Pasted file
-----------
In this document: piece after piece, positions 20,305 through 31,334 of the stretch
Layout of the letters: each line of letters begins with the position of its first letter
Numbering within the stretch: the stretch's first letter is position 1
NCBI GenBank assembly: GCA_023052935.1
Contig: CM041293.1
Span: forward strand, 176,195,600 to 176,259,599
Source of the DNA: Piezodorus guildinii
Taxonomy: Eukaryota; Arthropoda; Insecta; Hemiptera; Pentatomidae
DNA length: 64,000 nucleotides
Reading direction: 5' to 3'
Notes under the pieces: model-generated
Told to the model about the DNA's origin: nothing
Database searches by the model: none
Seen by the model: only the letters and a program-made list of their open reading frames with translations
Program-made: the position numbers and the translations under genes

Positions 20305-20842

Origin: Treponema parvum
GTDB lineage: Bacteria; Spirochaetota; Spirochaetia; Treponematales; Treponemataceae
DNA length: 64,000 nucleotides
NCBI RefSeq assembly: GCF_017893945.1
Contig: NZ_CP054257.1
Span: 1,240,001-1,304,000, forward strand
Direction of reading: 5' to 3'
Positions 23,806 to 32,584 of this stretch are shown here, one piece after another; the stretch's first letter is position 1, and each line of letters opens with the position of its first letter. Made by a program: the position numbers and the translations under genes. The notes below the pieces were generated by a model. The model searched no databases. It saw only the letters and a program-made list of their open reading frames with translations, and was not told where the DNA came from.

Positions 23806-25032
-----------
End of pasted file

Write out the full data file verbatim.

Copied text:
In this document: piece after piece, positions 20,305 through 31,334 of the stretch
Layout of the letters: each line of letters begins with the position of its first letter
Numbering within the stretch: the stretch's first letter is position 1
NCBI GenBank assembly: GCA_023052935.1
Contig: CM041293.1
Span: forward strand, 176,195,600 to 176,259,599
Source of the DNA: Piezodorus guildinii
Taxonomy: Eukaryota; Arthropoda; Insecta; Hemiptera; Pentatomidae
DNA length: 64,000 nucleotides
Reading direction: 5' to 3'
Notes under the pieces: model-generated
Told to the model about the DNA's origin: nothing
Database searches by the model: none
Seen by the model: only the letters and a program-made list of their open reading frames with translations
Program-made: the position numbers and the translations under genes

Positions 20305-20842

Origin: Treponema parvum
GTDB lineage: Bacteria; Spirochaetota; Spirochaetia; Treponematales; Treponemataceae
DNA length: 64,000 nucleotides
NCBI RefSeq assembly: GCF_017893945.1
Contig: NZ_CP054257.1
Span: 1,240,001-1,304,000, forward strand
Direction of reading: 5' to 3'
Positions 23,806 to 32,584 of this stretch are shown here, one piece after another; the stretch's first letter is position 1, and each line of letters opens with the position of its first letter. Made by a program: the position numbers and the translations under genes. The notes below the pieces were generated by a model. The model searched no databases. It saw only the letters and a program-made list of their open reading frames with translations, and was not told where the DNA came from.

Positions 23806-25032